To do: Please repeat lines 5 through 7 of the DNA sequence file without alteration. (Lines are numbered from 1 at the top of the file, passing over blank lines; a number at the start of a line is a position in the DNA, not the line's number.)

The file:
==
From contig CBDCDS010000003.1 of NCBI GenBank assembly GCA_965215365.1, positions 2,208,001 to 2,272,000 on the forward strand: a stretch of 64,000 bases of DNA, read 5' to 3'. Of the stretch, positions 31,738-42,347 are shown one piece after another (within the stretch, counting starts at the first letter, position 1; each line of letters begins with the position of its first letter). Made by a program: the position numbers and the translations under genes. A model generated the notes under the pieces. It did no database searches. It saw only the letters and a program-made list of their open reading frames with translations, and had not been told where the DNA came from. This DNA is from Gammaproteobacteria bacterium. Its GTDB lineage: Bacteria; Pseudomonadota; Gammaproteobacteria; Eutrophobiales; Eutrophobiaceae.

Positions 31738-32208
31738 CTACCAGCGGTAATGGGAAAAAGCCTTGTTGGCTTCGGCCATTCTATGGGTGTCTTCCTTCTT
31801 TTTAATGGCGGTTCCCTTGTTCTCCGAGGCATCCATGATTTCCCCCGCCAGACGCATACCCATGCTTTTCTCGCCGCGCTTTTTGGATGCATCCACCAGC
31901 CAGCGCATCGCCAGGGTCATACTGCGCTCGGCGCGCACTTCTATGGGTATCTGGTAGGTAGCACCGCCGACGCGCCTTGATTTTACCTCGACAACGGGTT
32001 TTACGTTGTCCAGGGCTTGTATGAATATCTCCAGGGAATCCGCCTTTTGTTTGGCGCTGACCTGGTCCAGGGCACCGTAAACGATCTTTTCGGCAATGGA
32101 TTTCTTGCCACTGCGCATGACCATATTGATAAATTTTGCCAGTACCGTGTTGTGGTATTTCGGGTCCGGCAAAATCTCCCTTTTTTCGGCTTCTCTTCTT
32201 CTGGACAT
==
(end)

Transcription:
31901 CAGCGCATCGCCAGGGTCATACTGCGCTCGGCGCGCACTTCTATGGGTATCTGGTAGGTAGCACCGCCGACGCGCCTTGATTTTACCTCGACAACGGGTT
32001 TTACGTTGTCCAGGGCTTGTATGAATATCTCCAGGGAATCCGCCTTTTGTTTGGCGCTGACCTGGTCCAGGGCACCGTAAACGATCTTTTCGGCAATGGA
32101 TTTCTTGCCACTGCGCATGACCATATTGATAAATTTTGCCAGTACCGTGTTGTGGTATTTCGGGTCCGGCAAAATCTCCCTTTTTTCGGCTTCTCTTCTT